MLV would have been 90 on July 3. Had she lived, would she have been active or slowed down? We shall never know. What we do know is that MLV shall remain eternally fresh in our memories, bubbling with life — quite like her music. Just one word would suffice to sum up MLV — magnificent. But, I will call her ever-enthusiastic, positive and never jaded.
Carnatic music flowed constantly at my home. Both my father and my early-departed mother worshipped music, especially that of GNB. Dad and his group of friends were instrumental in the establishment of Bombay Shanmukhananda Sabha. GNB’s concerts were held to raise money for the sabha. GNB would go along to Plymouth Mani’s home, after the concert, where over dinner, the group would gather to discuss further measures for the sabha’s future.
MLV’s performances too were hugely popular in Bombay — both her own concerts and her singing for Padmini’s dance. MLV’s film singing was at an all-time high, and Padmini’s glamour drew huge crowds. MLV was that rarity — perfect both on the Carnatic stage, and as a vocalist for dance. Singing for daughter Srividya’s dance too was a delight for the audience. Urmila Satyanarayanan, student of K.N. Dandayuthapani Pillai had this to say —“in KND’s school the orchestras were permanently present.
“Even singers like M.L. Vasanthakumari would come to class almost daily [prior to a performance]. There were three vocalists on a permanent basis — Abirami, Yogam and Suryakala. Mridangist Karaikudi Krishnamurthy, and a flautist, violinist and harmonium player were there almost daily, during the rehearsals. It was common to see Srividya playing the veena while MLV sang.” [from Shanmukha ]
No challenge was too great for MLV — she was ever enthusiastically conquering new heights. Her ‘Shakuntalam’ for Rishi Valley students was a dance-drama with outstanding music — over 60 ragas were used in this effort. MLV carried some of the dance delights to the concert stage, even film numbers and tillanas became a regular finale in her concerts. Lalgudi’s tillanas were learnt and sung. “Her singing was so bold, like that of a male singer. She would visit my home to discuss, and learn, and keep the hired car waiting for even three hours, mindless of the cost. MLV was a perfect disciple, but she also added her own wonderful touches to the music she had learnt from GNB.” [as told to me by Lalgudi Jayaraman, in his home].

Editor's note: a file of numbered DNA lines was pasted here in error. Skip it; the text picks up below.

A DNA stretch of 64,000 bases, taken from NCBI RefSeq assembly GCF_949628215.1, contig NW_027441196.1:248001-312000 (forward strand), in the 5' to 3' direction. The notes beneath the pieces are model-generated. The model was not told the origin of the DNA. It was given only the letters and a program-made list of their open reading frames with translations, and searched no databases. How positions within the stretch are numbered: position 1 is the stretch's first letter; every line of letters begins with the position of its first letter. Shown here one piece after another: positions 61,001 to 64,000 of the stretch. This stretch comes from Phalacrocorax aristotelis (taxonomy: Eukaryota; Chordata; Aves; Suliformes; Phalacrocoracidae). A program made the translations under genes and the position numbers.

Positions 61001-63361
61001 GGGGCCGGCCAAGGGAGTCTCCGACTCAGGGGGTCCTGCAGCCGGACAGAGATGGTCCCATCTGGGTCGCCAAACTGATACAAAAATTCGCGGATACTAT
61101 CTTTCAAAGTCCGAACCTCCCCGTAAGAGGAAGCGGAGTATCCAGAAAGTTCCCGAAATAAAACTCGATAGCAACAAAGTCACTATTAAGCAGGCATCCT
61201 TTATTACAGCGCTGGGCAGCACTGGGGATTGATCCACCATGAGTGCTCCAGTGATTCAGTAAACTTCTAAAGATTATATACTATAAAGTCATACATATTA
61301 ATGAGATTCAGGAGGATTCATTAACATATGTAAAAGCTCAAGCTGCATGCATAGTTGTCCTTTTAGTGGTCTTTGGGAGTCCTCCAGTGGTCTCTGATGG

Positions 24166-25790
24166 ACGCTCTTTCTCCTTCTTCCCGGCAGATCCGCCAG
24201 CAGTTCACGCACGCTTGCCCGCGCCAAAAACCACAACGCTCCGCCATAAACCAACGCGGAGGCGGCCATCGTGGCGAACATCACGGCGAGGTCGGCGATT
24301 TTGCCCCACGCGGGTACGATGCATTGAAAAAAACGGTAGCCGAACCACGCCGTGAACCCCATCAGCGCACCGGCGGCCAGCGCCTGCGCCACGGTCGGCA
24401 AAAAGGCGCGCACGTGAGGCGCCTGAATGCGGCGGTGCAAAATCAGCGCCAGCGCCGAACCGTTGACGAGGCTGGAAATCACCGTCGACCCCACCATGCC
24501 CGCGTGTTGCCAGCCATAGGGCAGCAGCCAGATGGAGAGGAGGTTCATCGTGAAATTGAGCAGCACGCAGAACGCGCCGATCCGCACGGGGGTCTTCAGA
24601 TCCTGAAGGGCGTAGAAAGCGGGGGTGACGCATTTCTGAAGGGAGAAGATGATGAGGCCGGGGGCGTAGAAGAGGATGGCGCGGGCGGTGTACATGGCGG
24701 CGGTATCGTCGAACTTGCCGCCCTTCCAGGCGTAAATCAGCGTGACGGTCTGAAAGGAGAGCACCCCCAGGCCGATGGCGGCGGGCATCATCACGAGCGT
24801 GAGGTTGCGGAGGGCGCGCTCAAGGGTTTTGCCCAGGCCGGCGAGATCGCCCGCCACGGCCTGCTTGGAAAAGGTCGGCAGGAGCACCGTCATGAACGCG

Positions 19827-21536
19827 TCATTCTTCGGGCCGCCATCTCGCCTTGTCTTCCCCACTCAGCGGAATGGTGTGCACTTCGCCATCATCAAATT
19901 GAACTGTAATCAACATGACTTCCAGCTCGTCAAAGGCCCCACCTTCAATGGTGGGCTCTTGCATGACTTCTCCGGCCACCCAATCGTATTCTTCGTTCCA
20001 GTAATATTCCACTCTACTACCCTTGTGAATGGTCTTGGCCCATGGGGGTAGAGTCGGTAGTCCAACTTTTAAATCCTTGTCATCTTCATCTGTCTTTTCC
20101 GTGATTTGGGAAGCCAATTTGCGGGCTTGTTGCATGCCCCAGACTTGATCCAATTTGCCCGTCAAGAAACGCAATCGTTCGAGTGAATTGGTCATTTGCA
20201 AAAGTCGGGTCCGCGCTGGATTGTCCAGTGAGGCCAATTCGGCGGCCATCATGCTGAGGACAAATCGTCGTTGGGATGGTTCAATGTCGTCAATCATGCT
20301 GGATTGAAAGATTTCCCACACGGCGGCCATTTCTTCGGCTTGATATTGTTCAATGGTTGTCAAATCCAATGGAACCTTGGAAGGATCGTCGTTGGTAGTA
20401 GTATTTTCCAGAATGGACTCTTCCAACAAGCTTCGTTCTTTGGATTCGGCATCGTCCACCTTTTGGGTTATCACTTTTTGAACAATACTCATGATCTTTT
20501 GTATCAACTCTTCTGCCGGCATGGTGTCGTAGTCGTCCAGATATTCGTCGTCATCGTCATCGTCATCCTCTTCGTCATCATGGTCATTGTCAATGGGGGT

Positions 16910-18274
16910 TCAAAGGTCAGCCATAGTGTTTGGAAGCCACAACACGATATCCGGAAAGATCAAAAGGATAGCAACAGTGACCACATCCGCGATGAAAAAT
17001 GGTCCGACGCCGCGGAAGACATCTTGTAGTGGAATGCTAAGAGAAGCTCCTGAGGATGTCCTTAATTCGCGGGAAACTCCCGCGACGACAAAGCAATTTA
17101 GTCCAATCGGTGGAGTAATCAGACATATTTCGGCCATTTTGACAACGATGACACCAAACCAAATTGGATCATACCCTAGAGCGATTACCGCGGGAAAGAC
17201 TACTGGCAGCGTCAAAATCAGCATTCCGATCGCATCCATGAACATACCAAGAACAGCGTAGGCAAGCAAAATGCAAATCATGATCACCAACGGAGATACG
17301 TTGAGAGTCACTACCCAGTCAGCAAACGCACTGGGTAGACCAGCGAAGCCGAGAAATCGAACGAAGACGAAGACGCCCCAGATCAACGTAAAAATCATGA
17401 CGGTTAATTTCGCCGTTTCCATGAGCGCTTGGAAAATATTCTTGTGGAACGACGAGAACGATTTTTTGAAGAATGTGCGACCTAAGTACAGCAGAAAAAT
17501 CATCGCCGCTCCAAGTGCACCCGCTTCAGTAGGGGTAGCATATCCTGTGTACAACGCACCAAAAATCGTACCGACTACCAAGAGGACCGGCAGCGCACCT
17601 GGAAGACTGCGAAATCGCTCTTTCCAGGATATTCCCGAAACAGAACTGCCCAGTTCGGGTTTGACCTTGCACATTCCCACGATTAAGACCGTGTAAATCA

MLV’s repeated emphasis on certain key phrases, each with different effects, was perhaps an influence of singing for dance, where the dancer would portray different expressions and postures for the same phrase — phrases like ‘ thayige bai alli jagavanne thoridha’ of the child Krishna opening His mouth to show mother Yashoda the entire universe — it had an electrifying effect on the listener, who hungered for more.
MLV’s keenness to learn saw no limitations — she learnt abhangs, adding them to the concert repertoire long before today’s artistes claiming abhang territory, and some Annamayya kritis [Tirupati deity was her favourite god] — I’ve a recording of MLV at a Tirupati University concert, announcing the next song as somewhat folkish, and going on to thrill with ‘bhale tandanana’— long before it became popular. She learnt from T.M. Tygarajan, and from her own student Charumathi, whose musical acumen MLV always thought to be great.
Her inimitable style
MLV’s musical enthusiasm was so infectious, carrying along her accompanists, with whom she shared great rapport. Rare raga, rare talas, rare songs — it was just joyous adventure. ‘Prasannaroopam’ — Dikshitar’s use of this word typifies MLV — ‘joyous figure.’ Her singing of ‘Ekambranatham’ in Purvikalyani could bring tears to anyone hearing it — the young soaring voice scaling the raga, and a younger-voiced Charumathi matching her challenges. Dikshitar’s Yamunakalyani masterpiece ‘Jambupathe’ too has the inimitable MLV touch — I feel the subtle charm lies in MLV’s handling of the words ‘maam paahi’ and ‘nijananda’ — melding them together meltingly.